Even going forward to White's 13th move, SF10's top line at 40 ply/10 minutes is 13.Qb3 c5 14.Qb5+. Maybe that's objectively better than 13.Bh5+, who knows. Regardless, that reinforces my sense that 13.Bh5+ Ng6 14.g4 was a really remarkable conception from A0.

Jan-06-19  SChesshevsky: <keypusher> Thanks for the excellent analysis! Related to SF getting itself into bad positions, that's what is confusing. Seems these engines can look out at least 15 to 20 moves for hundreds or more lines. At least at TCEC computer play. So I'd guess that SF likely saw the possibility of the poor resulting position 15 to 20 moves ahead but still evaluated the position as playable enough to go for it. Just seems strange, that in many match games, SF with that kind of move foresight could get such positionally really bad positions knowing it was a possibility 20 moves ahead of time.

I agree that A0 13.Bh5+ is very good but certainly seems logical. Gains a tempo and forces some sort of weakness. I wonder why your SF is not impressed? Maybe black eventual ...c5 freeing move which can be something looked for in CK advanced?

I also agree that the ...Qc7 ...f6 opening idea is probably dubious. Making it very tough to equalize in my opinion. I haven't checked out the match that closely to see for any other CK variations. But if they are using book, hopefully they tested out many more mainlines Might be more useful, at least for me.

Jan-06-19
Premium Chessgames Member
  AylerKupp: <<SChesshevsky> I'm not sure what the stats are but I'm wondering how many computer v. computer games with one having an eval of 1.00 are saved. Probably very few if any is my guess.>

I don't know either. But consider that if the evaluation was [0.01] less (an insignificant amount) then it would be subjectively assessed as "White stands definitely better". Would that change your guess?

Don't get me wrong, guesses are fine. But unless you're a top-level GM (and even then), they would still be just guesses although in the latter case they would be educated guesses. But still guesses. I just prefer to have some data to back up whatever conclusion I "guess" at.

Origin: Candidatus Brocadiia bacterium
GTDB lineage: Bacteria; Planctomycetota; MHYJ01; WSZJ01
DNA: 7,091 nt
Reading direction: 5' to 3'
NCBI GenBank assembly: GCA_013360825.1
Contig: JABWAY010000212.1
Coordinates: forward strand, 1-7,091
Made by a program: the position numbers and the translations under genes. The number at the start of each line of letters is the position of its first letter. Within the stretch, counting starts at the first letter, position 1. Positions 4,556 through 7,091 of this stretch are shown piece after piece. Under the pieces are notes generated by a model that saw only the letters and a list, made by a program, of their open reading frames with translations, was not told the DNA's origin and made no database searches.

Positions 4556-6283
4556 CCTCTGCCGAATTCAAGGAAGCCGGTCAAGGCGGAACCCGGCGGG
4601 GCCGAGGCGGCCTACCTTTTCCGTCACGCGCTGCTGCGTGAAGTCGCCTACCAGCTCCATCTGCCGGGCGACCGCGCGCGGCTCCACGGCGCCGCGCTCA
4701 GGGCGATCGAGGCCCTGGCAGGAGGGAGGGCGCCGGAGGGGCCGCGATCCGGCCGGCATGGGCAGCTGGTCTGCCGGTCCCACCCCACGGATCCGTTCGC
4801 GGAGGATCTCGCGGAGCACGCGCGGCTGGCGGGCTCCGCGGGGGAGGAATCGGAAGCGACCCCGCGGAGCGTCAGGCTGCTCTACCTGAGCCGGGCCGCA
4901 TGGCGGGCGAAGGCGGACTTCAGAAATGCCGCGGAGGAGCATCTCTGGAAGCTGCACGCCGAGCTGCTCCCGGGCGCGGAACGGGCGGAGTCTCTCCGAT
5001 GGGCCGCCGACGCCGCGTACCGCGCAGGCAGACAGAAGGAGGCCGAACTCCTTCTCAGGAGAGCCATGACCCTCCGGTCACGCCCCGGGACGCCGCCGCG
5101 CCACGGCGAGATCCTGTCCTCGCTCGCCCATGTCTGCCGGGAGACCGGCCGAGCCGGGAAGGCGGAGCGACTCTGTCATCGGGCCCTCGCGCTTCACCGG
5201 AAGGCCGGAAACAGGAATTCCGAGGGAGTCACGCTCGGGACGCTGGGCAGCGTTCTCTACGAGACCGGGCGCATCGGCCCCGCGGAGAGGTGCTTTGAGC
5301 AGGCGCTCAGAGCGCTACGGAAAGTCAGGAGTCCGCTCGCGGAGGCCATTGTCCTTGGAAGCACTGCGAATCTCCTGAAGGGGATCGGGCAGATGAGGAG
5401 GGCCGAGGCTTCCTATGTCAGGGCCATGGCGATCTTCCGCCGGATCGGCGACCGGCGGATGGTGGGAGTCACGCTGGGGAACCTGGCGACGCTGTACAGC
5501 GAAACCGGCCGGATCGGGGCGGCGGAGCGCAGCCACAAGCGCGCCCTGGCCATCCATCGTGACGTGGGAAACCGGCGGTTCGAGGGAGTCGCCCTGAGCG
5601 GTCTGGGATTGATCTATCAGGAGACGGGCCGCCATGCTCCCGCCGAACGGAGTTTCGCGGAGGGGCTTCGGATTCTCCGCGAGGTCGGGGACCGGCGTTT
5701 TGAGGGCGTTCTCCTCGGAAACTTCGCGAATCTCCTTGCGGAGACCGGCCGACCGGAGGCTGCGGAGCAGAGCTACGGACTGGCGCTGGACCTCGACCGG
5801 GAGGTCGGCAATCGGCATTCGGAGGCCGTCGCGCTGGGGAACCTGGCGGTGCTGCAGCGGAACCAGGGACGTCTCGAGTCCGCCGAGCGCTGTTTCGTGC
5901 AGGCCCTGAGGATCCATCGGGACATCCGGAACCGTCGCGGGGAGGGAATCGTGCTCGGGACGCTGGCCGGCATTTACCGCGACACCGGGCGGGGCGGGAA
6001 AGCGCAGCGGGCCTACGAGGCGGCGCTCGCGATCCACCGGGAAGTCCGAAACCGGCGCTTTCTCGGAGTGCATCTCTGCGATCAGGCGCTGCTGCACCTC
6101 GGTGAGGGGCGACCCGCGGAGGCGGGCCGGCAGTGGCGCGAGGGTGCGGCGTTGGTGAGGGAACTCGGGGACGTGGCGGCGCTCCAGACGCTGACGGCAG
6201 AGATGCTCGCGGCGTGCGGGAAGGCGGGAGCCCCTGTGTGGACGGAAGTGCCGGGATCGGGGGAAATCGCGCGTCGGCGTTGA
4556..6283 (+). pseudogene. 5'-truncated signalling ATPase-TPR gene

<After 43..bxa6, isn't SF up two pawns but it doesn't take long for the eval to really turn against him.>

That's what evals often do in complex positions, particularly if the engine generating the evaluations is subject to the horizon effect; they can swing widely. Remember that AlphaZero's evaluations are based on simulated games conducted to the end and a statistical assessment of the results. So, I don't think, AlphaZero is subject to the horizon effect, at least not as much as "classical" engines like Stockfish. And, running on much more powerful hardware, it can get more accurate assessment of the most likely results of each move.

<I just find it strange that a standard top 2018 engine would frequently get itself into such passive positions when it's opponent plays generally just natural moves.>

I do too. Maybe Stockfish simply didn't have enough time to calculate properly. But that's just a "guess" on my part. :-)

Jan-07-19
Premium Chessgames Member
  keypusher: <I agree that A0 13.Bh5+ is very good but certainly seems logical. Gains a tempo and forces some sort of weakness. I wonder why your SF is not impressed? Maybe black eventual ...c5 freeing move which can be something looked for in CK advanced?>

Oh, I agree 13.Bh5+ is quite rational — it’s following it up with g2-g4 that is surprising. Like Daniel King, if I saw a beginner doing that I’d explain to him what a terrible idea it was.

Jul-16-19
Premium Chessgames Member
  Sally Simpson: ***

Hi K.P.

This game is on page 268 of 'Game Changer' (I'm doing as the book suggests, jump about a bit, no need to read it in order.)

We get to here:


click for larger view

Alpha starts the wood chopping to get to here.


click for larger view

Mathew Turner writes: (I'll paraphrase.)

Alpha's plan is simple.

Double Rooks on the e-file and due to the back rank mate threats this will keep the Black Rooks tied down.

Get a Rook on the 7th and if given the chance double the Rooks on the seventh.

The White DSB keeps the Black King out of the game whilst the White King becomes very active on the Kingside. (look how the game went for more clues.)

Mathew reckons Black cannot do anything to prevent this and has played two engines from this position as White and won.

(Not tried it yet but I will.... I just know I'll screw it up. I'll play it v Fritz 6 level 2. I always win those. )

It appears Alpha saw this position coming liked the activity and the fact Black is passive. S.F. allowed it to happen guided by the fact it was a pawn up.

Maybe Alpha has just highlighted a S.F. weakness. S.F. will let you have all the activity you want provided you give it material and it cannot (yet) see any way you will be winning it back.